In the late 1800s a disfiguring and often fatal disease became epidemic in the South. Called pellagra (Italian for “rough skin”), it caused diarrhea, mental confusion, and severe scaling and flaking of the skin. By 1911, pellagra had become the leading cause of death in asylums. Eventually, the Public Health Service dispatched the physician Joseph Goldberger to determine its cause.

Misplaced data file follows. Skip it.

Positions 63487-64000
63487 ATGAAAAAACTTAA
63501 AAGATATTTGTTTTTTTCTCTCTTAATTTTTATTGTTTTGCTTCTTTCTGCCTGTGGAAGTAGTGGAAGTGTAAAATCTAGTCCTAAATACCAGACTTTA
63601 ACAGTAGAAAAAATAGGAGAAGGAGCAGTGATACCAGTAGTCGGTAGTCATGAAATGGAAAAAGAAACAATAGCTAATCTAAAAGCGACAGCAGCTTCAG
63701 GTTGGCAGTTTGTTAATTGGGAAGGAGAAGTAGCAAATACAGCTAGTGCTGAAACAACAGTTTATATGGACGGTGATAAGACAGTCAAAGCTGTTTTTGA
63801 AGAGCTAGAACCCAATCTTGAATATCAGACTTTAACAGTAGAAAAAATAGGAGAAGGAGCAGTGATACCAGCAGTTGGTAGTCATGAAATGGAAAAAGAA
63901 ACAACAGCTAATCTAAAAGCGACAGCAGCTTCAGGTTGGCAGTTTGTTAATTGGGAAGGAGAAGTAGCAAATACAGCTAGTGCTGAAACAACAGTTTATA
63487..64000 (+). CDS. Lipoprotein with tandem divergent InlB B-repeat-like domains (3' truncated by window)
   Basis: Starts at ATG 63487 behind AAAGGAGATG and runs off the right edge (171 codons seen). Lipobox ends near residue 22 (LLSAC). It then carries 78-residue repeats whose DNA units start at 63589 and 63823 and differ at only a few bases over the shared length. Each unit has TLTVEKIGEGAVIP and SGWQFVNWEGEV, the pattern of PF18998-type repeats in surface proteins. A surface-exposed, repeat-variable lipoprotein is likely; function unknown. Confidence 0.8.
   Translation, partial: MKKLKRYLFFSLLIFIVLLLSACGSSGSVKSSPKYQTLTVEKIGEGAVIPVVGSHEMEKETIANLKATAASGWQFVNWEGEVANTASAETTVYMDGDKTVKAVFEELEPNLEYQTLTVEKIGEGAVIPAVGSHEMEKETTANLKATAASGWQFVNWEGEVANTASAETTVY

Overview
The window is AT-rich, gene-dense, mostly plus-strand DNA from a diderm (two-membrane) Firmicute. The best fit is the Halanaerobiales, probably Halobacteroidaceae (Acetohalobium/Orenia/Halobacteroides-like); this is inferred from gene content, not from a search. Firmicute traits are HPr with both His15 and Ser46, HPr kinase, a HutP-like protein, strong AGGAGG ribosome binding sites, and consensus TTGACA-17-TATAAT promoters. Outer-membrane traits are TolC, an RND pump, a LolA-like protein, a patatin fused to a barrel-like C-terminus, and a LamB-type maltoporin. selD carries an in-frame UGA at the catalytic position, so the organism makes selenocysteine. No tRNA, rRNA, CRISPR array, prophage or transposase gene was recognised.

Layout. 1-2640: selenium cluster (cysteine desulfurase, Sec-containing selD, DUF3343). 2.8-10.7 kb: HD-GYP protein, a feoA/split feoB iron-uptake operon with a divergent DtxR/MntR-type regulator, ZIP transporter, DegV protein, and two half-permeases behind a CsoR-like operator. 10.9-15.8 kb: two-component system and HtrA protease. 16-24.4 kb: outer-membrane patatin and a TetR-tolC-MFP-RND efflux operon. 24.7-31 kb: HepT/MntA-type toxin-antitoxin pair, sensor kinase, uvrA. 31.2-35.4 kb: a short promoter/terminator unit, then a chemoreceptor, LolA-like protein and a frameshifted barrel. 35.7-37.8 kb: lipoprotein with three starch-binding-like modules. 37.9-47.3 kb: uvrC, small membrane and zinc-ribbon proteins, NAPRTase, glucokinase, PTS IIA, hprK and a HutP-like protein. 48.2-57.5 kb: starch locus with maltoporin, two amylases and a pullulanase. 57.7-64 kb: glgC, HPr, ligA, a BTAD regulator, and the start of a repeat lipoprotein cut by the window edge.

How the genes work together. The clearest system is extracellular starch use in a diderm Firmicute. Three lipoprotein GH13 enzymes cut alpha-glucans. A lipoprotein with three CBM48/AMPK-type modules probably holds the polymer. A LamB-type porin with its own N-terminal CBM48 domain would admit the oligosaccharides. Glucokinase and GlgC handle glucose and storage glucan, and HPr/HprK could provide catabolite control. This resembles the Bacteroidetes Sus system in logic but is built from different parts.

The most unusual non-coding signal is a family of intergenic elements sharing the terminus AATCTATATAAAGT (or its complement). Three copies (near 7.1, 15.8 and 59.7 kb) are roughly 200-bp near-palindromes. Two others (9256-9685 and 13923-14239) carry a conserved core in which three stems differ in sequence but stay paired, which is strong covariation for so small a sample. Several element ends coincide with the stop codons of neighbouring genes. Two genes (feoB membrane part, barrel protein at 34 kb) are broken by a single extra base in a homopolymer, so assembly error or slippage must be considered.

At the time, a “pellagra germ” was the leading suspect, but Goldberger dismissed this hypothesis after observing that the cases didn’t fit an infectious disease pattern. Pellagra was prevalent among people who depended on corn as a staple, and he proposed a dietary cause.